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Source: University of Windsor!OpenDocument

2006 Distinguished Visitor combats violence against women

October 11, 2006

ONTARIO, WEDNESDAY, OCTOBER 11, 2006) Ė The University of Windsorís
Distinguished Visitor in Womenís Studies program has selected feminist
author, activist and visionary Lee Lakeman as its 2006 Distinguished Visitor
in Womenís Studies. Lakeman will be welcomed at a 9 a.m. kickoff event
Friday, October 13 in the boardroom of the University of Windsorís CAW
Student Centre.

The program, celebrating its sixth anniversary, was founded by The Friends
of Womenís Studies, a group representing many facets of the Windsor
community whose mandate is to encourage and foster the Womenís Studies
program at the University of Windsor. Each year the group invites a
noteworthy woman who has demonstrated a commitment to working with and on
behalf of woman, to hold the position of Distinguished Visitor. This
prestigious appointment is designed to honour the Visitorís contributions to
social justice and includes a series of public events designed to allow
students, faculty and community members to exchange ideas and experiences
with these high profile Canadian women. Past recipients have included
Michele Landsberg, Mary Jo Leddy, and Akua Benjamin.

Lee Lakeman has worked to combat violence against women both nationally and
internationally for more than 30 years. A teacher by training, Lakeman
founded the Woodstock Womenís Emergency Centre in the early 1970s after
converting her communal home into a transition house for abused woman. In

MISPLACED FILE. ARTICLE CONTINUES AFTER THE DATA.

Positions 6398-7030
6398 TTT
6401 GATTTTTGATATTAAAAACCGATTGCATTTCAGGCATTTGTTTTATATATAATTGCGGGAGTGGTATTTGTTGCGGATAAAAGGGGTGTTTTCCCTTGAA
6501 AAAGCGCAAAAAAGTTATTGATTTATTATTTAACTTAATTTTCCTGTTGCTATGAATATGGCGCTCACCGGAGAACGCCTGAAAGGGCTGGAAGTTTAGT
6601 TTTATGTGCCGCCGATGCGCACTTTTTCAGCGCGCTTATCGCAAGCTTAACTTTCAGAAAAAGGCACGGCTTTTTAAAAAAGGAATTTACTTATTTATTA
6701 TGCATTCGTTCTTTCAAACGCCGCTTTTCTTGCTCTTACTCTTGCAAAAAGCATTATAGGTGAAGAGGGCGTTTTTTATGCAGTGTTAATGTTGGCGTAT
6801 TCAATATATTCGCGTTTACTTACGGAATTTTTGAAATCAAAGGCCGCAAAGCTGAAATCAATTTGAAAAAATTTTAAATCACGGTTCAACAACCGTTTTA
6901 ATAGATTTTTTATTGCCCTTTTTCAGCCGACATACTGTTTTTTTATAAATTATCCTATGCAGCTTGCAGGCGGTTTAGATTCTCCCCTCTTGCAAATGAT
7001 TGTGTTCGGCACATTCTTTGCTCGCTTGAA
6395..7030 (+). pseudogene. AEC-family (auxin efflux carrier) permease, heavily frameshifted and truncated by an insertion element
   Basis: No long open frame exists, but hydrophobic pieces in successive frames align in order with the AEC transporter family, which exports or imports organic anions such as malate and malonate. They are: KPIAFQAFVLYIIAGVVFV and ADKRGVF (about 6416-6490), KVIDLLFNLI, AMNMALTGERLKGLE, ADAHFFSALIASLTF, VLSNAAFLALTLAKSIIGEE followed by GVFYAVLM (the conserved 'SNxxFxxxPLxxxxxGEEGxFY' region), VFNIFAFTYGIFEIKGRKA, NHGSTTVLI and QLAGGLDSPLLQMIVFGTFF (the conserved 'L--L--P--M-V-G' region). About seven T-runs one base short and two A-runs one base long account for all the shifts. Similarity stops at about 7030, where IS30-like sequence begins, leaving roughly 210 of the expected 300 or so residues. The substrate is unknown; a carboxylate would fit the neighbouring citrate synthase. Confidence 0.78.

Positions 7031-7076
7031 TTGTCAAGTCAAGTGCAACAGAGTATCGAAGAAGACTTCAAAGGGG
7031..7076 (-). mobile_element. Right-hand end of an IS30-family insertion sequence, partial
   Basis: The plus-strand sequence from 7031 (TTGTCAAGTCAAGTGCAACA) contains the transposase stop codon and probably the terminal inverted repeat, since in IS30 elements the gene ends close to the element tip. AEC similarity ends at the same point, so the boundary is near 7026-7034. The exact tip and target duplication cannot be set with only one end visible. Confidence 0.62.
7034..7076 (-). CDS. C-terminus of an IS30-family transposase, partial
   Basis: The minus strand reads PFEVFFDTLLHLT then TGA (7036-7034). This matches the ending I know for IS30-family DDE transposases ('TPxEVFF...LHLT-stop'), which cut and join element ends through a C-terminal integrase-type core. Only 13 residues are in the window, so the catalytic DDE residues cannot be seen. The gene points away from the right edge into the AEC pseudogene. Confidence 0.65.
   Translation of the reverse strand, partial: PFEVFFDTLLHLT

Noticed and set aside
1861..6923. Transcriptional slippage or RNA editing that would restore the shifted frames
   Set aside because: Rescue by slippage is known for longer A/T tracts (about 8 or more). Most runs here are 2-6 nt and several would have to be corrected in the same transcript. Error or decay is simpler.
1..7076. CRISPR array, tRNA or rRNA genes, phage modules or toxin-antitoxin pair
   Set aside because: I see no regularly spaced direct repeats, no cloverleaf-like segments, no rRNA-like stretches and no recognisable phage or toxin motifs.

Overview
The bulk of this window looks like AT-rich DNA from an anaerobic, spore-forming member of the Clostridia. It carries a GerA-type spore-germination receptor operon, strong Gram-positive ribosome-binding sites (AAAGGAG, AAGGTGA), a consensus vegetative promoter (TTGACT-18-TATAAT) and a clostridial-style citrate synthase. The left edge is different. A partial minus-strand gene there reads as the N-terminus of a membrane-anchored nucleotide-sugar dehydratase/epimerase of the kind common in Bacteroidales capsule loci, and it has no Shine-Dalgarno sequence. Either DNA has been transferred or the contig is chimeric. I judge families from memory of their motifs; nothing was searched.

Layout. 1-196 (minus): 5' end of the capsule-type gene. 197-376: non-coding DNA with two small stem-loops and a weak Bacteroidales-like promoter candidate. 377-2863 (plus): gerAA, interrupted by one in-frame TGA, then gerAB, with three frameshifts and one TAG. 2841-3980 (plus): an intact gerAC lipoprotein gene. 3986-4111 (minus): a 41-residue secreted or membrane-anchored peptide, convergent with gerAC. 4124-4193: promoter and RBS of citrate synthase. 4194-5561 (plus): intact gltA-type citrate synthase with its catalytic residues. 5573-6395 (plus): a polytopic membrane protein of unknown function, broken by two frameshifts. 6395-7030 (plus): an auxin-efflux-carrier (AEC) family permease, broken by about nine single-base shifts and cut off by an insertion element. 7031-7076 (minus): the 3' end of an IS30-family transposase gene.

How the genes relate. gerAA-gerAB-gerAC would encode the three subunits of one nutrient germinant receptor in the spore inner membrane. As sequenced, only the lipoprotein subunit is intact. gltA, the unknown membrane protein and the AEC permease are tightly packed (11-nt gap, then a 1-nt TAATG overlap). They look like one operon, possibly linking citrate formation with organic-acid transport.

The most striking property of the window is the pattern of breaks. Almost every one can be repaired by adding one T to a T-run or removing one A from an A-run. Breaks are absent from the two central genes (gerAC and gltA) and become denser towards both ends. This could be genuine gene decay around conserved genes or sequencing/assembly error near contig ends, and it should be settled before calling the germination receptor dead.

1978 she joined the Vancouver Rape Relief and Womenís Shelter which was
established in 1973. The shelter lost its government funding in 1982 after
refusing to allow the federal government access to files in order to protect
the anonymity of victims. Lakeman is a member of the World March of Women
and has helped establish and foster transition houses in Japan, Indonesia,
Russia, India, Nepal, and Bangladesh and has served as special advisor to
Justice Minister Alan Rock during a UN meeting in Cairo on violence against

Lakeman has published and contributed to a number of articles on the subject
including, Canadaís Promises to Keep: The Charter and Violence Against
Women, an inquiry undertaken by the Canadian Association of Sexual Assault
Centres. The study examines 100 criminally assaulted women who used the
justice system in 11 locations across Canada and concludes that obligations
to Canadian women under the Charter of Rights and Freedoms are often ignored
and/or violated by prosecutors and those responsible for emergency services.

Distinguished Visitor in Womenís Studies Week 2006 will feature a series of
lectures by Lakeman on topics ranging from the special needs of immigrant
women to war, debt, and the trafficking of women. Highlights of the week
include the annual Take Back the Night Rally and March Saturday, October 14,, and the annual community dinner at 5:30
p.m., Thursday, October 19 at the Caboto Club. For more information visit
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CONTACT: Lori Koutros
Manager, News Services
University of Windsor
(519) 973-7001
Cell: (519) 564-9908



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